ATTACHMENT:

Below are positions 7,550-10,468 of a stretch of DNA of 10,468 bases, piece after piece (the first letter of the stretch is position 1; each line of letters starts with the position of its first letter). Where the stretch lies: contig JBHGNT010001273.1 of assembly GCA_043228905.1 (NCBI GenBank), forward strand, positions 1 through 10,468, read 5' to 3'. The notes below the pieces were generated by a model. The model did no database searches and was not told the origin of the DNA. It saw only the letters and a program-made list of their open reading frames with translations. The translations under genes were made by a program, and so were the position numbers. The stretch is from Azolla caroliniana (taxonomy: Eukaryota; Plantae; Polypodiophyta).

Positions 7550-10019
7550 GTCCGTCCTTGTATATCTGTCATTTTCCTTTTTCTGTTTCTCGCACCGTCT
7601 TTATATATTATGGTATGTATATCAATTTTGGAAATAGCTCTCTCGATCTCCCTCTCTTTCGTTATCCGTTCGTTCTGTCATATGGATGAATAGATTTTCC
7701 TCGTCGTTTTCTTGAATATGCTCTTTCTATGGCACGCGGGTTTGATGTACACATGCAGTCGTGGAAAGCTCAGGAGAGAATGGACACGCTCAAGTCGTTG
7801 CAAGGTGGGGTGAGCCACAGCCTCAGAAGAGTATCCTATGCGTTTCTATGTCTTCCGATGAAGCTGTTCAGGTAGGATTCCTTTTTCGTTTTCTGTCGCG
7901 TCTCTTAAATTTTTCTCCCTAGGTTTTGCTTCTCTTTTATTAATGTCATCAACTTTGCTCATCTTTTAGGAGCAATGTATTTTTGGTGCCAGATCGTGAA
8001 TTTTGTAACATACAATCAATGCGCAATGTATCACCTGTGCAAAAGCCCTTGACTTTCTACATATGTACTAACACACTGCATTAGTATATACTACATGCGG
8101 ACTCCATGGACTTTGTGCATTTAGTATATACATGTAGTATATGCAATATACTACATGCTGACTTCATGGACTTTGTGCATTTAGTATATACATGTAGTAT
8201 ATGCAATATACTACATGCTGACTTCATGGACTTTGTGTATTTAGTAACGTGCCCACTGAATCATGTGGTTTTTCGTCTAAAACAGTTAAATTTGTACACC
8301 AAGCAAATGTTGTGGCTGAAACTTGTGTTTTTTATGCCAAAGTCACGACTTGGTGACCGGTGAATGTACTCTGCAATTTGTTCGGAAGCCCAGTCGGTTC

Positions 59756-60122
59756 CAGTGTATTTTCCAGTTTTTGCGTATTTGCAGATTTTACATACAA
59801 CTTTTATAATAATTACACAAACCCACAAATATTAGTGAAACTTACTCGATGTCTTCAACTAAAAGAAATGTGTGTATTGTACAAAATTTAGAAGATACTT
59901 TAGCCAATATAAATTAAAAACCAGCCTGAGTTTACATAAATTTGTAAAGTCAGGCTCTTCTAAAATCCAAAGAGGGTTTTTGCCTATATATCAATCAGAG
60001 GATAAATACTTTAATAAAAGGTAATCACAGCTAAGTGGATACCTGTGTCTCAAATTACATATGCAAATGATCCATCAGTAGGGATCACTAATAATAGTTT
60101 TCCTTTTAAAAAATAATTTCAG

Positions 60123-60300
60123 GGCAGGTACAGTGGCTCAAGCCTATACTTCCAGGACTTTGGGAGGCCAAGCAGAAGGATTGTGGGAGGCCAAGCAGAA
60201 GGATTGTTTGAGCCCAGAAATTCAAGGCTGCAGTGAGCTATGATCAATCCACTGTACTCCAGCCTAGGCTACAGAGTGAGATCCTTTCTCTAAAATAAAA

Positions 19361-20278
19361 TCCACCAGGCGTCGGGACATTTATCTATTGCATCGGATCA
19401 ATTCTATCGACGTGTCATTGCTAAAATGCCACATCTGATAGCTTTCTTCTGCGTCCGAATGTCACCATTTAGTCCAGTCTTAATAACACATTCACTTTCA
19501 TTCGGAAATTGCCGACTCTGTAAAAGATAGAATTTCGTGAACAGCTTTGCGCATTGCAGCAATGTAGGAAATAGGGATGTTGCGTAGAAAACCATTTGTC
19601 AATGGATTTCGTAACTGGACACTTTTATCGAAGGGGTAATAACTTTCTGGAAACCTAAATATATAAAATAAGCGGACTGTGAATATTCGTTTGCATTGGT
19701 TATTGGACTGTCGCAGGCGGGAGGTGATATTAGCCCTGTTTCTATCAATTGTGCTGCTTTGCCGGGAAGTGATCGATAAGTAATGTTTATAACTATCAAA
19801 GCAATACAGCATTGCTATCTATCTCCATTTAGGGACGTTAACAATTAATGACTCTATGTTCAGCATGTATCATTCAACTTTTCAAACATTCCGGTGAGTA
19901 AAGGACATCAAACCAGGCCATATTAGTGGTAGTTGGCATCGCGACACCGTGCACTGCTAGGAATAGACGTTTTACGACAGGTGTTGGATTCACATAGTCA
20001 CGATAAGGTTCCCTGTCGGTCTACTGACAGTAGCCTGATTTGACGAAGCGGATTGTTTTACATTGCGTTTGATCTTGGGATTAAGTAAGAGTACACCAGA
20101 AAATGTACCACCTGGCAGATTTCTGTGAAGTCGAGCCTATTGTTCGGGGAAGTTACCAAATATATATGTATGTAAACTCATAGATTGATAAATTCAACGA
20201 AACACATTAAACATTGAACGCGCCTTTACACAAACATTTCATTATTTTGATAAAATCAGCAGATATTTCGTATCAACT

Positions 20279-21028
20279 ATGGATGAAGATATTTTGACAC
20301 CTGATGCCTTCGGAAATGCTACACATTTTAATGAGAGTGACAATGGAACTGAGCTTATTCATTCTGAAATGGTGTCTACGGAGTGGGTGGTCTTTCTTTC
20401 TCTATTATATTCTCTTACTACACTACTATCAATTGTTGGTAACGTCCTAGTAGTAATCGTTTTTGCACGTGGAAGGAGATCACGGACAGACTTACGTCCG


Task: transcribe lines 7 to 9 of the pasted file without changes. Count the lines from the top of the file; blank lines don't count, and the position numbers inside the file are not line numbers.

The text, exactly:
7901 TCTCTTAAATTTTTCTCCCTAGGTTTTGCTTCTCTTTTATTAATGTCATCAACTTTGCTCATCTTTTAGGAGCAATGTATTTTTGGTGCCAGATCGTGAA
8001 TTTTGTAACATACAATCAATGCGCAATGTATCACCTGTGCAAAAGCCCTTGACTTTCTACATATGTACTAACACACTGCATTAGTATATACTACATGCGG
8101 ACTCCATGGACTTTGTGCATTTAGTATATACATGTAGTATATGCAATATACTACATGCTGACTTCATGGACTTTGTGCATTTAGTATATACATGTAGTAT